One. Last May at the General Assembly debate on the PBC I suggested that the PBC should hold a discussion on Best Practice on Women in Peacebuilding to coincide with and feed in to the Security Council’s Open Debate on WPS. The PBC has an important advisory role in regard to the Security Council, and Ireland believes that the PBC should play its part in ensuring that gender is at the heart of the Security Council’s work. I am therefore very pleased that we have convened this meeting today, and I look forward to the preparation of a substantive chair’s summary with a set of actionable recommendations that we can take forward to the Security Council next week. Ireland proposes that this meeting should become an annual occurence.

Two. To help break women out of the WPS-week box, we propose that all country or region-specific discussions at the PBC should include a gender perspective. We further propose that we should convene expert-level PBC country configuration meetings specifically on gender and peacebuilding.  

Three. The PBC should rightly be applauded for being the first intergovernmental body of its kind to have a gender strategy. However, as we all know, strategies need to make their way off the dusty top shelf. Ireland would like to propose that we hold an annual session examining progress in the implementation of the PBC’s own gender strategy. Accountability is key and we need equally to hold ourselves to account for commitments we have made on gender at the PBC.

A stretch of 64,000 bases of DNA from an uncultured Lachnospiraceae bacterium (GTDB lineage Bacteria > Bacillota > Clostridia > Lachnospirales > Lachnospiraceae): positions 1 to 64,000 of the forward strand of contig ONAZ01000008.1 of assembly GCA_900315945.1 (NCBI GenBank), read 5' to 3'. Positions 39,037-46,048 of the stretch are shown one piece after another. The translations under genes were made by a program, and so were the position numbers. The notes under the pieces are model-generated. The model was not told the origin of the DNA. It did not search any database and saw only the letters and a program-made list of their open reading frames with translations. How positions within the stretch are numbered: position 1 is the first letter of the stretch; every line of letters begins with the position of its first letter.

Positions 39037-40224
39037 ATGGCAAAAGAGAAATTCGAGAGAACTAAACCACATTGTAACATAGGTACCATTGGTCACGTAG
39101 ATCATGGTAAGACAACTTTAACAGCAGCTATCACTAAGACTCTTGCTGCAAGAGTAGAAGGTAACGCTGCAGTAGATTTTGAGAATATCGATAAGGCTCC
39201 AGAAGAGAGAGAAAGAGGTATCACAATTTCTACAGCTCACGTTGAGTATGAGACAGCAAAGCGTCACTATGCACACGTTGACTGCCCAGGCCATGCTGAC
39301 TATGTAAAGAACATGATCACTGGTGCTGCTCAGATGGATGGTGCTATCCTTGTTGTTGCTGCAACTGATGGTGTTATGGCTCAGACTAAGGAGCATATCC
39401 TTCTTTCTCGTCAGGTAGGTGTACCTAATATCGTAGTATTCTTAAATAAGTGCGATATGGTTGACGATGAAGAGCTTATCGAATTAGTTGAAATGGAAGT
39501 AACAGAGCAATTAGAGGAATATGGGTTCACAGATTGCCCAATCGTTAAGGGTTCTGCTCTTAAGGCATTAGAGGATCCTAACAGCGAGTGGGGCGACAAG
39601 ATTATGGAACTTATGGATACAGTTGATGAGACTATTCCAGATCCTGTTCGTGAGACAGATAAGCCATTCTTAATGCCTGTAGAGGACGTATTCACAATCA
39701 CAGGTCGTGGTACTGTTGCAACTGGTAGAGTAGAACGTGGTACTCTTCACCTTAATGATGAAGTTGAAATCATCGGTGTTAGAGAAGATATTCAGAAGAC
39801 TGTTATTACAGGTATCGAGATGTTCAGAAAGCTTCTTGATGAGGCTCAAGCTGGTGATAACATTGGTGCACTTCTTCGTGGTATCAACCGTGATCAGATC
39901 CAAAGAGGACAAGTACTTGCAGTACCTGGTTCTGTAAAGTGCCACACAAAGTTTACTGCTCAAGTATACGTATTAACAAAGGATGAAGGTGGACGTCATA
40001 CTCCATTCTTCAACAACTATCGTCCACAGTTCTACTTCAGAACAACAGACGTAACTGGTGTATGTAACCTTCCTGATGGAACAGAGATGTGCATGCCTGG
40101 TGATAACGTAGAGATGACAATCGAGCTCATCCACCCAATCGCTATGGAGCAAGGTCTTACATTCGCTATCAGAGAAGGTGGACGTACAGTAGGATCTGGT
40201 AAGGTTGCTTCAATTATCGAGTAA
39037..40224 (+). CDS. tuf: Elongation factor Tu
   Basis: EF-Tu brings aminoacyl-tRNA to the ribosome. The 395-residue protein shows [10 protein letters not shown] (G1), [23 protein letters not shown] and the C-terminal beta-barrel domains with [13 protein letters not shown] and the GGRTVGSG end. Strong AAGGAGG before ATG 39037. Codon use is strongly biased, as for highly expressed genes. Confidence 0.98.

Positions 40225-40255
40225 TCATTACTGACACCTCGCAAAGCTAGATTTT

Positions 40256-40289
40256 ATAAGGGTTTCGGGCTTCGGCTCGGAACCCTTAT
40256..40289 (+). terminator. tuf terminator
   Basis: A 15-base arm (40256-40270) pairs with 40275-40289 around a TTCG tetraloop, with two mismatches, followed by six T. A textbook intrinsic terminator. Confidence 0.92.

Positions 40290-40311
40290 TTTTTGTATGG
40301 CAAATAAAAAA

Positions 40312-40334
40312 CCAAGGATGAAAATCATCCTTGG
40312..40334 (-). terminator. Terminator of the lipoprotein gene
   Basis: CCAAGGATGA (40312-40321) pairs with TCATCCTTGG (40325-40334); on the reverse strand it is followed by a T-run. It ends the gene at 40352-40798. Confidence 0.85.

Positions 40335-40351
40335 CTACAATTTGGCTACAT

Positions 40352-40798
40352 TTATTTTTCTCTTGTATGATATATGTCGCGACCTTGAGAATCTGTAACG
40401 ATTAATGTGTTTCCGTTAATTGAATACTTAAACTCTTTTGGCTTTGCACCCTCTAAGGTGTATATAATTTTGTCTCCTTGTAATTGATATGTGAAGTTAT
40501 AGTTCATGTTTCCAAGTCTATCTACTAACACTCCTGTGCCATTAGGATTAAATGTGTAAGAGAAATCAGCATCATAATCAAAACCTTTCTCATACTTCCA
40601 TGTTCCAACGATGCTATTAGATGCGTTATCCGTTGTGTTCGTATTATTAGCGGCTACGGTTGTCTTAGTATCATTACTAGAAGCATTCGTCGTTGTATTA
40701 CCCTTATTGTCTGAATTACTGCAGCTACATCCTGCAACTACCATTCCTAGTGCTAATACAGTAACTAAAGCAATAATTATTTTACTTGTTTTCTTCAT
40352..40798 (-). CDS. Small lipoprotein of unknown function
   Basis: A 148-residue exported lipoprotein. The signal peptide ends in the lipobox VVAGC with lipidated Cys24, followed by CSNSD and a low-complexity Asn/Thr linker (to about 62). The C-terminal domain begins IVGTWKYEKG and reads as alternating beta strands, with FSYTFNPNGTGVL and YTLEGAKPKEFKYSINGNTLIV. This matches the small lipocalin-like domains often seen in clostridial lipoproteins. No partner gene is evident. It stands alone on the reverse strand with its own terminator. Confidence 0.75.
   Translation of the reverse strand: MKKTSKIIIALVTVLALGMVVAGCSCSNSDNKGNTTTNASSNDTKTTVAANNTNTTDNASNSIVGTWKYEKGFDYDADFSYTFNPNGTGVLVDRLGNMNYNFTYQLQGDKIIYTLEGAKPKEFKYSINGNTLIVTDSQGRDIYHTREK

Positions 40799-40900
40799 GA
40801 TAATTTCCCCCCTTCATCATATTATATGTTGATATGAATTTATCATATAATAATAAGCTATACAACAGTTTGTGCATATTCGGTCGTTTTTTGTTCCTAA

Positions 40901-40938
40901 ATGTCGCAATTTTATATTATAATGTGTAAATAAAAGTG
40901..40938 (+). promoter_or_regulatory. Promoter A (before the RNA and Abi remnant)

Four. When strategic country briefs are produced in advance of PBC meetings, we should ensure that a gender analysis is fully considered as part of that work, engaging the UN Country Team, DPPA, and DPO along with carrying out local level consultations, to ensure that gender is stitched in to the basic fabric of the PBC’s work at all stages.  

Five. There is excellent work being carried out by NGOs and academic institutions on inclusive peace-making. The PBC can provide the perfect platform to share this best practice, including donor best practice, and to integrate an evidence-based perspective on gender and peacebuilding into our work, and by extension, into the Security Council via our advisory role.  We should invited academic and specialist NGO researchers to brief the Commission.

Six. The Security Council’s Informal Expert Group on Women, Peace and Security is a tremendously under-utilised resource. The PBC should serve as a channel for recommendations and advice from the group, and reflect that expertise back to the Security Council.

Seven. Giving voice to women peacebuilders as we have this morning, and connecting women peacebuilders across the globe, is another way in which the PBC can help to translate WPS aspirations into action. Ireland for its part has supported extensive lesson-sharing exchanges which have seen Northern Irish women  travel to conflict-affected areas including Liberia, Timor Leste, Colombia, Palestine, Jordan and Cyprus to exchange experiences with local women peacebuilders. We have seen for ourselves how empowering it is for women to learn from other women who have successfully penetrated peace processes.  I myself together with Lang our colleague from the Gambia hosted a podcast looking at how this works in real life pre conflict situations. I have hosted women from Syria Liberia Yemen and Afghanistan to look at how they can ensure access.

Finally Chair and colleagues, as we approach the Review of the Peacebuilding Architecture,  surely we have another opportunity to anchor a gender perspective in our work in ways that make it come alive.  Lets not waste that opportunity. We see today’s discussion as just the beginning of that conversation. We look forward to working together to bridge the gap between rhetoric and reality on WPS.